State health officials reported 680 new cases of COVID-19 on Thursday and one additional death.
The seven-day daily case average now stands at 558, which is up from 466 cases two weeks ago and from 317 cases this time last month, according to data from the Maine Center for Disease Control and Prevention.
Since the pandemic reached Maine in March 2020, there have been 93,881 confirmed or probable cases of COVID-19, 2,569 people have been hospitalized at some point and 1,066 people have died. In the past three days, the CDC reported a total of 39 deaths, although 30 of those were found through a periodic review of death certificates and occurred between Sept. 11-29.
Nationally, more than 700,000 Americans have now died from the virus, according to the U.S. CDC.
Hospitalization numbers had not been updated Thursday morning, but as of Wednesday there were 166 individuals in a Maine hospital with COVID-19, including 51 in critical care and 21 on ventilators. Over the last two weeks, hospitalizations have decreased by 36 percent and the number of critical care patients has dropped by 73 percent.
Cases, hospitalizations and deaths have been declining across the country in recent weeks, especially in areas where the delta variant took hold earlier. But some states, including Maine, are still seeing cases rise.
The state’s seven-day case rate per 100,000 people is 267, according to the U.S. CDC, which ranks 17th highest among states over that time and is higher than the national rate of 204 cases per 100,000 people. Another New England state, Connecticut, has the 2nd-lowest rate of transmission over the last seven days, with just 80 cases per 100,000 people.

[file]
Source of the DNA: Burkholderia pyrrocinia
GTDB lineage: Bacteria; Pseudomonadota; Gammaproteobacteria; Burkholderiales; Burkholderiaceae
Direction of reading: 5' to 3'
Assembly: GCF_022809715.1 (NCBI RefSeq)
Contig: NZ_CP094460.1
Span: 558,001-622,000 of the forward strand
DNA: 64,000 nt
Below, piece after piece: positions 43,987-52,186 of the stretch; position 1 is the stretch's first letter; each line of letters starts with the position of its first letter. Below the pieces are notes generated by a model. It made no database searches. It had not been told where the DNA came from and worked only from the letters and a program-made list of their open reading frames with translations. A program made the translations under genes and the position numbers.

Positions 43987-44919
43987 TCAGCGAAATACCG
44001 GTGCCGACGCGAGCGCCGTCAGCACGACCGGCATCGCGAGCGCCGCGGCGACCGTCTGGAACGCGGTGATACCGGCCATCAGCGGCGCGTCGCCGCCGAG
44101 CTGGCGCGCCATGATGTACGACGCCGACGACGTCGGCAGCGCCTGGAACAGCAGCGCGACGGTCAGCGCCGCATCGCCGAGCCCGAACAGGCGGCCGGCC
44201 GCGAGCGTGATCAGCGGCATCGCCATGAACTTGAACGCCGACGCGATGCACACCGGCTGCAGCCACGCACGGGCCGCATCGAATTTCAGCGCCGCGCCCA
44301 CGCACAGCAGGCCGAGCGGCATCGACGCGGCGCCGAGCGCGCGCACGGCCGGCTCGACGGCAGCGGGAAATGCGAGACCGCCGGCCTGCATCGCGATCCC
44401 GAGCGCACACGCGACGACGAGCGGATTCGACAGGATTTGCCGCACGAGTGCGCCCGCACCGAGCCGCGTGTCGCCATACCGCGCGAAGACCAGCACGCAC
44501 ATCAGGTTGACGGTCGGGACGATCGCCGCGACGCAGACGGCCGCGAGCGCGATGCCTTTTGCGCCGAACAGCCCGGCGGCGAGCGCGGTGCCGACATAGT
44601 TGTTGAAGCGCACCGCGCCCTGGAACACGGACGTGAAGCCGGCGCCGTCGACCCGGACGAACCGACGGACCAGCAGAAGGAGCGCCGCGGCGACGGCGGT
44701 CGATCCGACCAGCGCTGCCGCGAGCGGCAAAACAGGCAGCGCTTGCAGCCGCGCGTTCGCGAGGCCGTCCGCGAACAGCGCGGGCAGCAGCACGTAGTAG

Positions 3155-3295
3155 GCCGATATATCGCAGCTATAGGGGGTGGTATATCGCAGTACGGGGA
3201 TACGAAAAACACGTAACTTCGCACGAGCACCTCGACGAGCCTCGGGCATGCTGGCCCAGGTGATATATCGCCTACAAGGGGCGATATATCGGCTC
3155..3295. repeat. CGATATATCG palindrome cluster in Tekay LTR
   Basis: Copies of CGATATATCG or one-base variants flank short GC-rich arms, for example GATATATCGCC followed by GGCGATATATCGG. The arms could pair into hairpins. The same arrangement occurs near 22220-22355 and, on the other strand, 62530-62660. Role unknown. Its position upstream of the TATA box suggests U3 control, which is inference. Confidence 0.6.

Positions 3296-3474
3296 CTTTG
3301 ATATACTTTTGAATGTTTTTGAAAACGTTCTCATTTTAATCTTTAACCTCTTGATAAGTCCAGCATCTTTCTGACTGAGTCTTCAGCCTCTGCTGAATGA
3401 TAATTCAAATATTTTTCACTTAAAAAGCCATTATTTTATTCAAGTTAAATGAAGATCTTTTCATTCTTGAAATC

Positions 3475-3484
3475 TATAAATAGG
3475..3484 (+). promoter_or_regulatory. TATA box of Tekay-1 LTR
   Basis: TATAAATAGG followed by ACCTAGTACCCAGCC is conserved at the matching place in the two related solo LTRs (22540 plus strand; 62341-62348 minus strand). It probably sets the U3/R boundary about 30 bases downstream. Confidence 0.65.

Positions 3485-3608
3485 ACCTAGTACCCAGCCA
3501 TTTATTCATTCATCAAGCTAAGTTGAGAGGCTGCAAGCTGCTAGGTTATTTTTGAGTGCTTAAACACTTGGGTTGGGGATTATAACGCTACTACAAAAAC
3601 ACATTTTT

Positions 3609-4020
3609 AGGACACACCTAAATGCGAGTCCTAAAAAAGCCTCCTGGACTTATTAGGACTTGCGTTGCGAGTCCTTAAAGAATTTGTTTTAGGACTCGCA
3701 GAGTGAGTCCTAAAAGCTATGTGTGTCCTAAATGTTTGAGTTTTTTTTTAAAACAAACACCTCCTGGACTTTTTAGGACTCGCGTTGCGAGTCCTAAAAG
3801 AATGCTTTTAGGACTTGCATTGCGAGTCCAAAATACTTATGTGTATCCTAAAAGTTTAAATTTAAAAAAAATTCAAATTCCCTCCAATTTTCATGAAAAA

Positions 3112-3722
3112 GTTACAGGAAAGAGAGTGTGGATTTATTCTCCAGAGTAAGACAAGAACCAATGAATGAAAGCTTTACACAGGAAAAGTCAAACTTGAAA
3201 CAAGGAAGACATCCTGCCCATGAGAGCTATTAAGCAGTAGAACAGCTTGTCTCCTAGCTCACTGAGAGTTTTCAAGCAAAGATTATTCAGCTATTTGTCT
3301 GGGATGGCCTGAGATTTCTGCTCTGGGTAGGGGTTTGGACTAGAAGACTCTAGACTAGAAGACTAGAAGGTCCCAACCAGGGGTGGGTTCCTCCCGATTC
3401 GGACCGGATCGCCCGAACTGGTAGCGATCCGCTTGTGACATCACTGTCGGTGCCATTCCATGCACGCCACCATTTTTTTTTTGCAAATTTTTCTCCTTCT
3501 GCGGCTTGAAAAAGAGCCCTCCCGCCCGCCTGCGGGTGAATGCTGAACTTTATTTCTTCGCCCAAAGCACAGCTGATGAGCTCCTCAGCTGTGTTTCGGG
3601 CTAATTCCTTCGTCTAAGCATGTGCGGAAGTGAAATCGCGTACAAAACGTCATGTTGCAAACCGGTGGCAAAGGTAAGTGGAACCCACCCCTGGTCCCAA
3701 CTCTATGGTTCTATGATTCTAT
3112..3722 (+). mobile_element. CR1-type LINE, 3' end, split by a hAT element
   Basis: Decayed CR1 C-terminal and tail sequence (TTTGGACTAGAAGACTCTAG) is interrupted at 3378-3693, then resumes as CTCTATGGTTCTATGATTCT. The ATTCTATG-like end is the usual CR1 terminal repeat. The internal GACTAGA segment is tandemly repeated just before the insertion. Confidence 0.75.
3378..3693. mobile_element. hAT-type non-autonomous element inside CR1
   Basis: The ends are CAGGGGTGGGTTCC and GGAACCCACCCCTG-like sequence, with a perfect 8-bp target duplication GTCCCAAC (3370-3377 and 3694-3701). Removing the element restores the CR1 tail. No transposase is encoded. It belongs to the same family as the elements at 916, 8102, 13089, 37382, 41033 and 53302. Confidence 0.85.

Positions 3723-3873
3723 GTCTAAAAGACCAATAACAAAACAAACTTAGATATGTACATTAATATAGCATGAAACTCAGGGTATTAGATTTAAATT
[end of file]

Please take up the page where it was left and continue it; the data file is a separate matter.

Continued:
Maine and Connecticut have virtually identical rates of vaccination, but Connecticut’s rate is more uniform across the state. In Maine, there remain wide disparities between southern, coastal counties and more rural, inland counties. Maine CDC director Dr. Nirav Shah said Wednesday that large pockets of unvaccinated people in some of these counties is where the virus is spreading most and also where people are getting sick enough to be hospitalized.
Overall, Maine has now administered 882,120 second doses of Pfizer or Moderna vaccines, or the one-dose Johnson & Johnson vaccine. That represents 65.6 percent of all residents and 74.5 precent of those 12 and older who are eligible. Children between the ages of 5-11 could be eligible for the Pfizer vaccine by the end of the month if the U.S. Food and Drug Administration grants authorization.
In addition, the state has given 38,443 third doses of Pfizer vaccine so far to older Mainers and those who are immunocompromised. The U.S. CDC has recommended additional doses for those groups.
This story will be updated.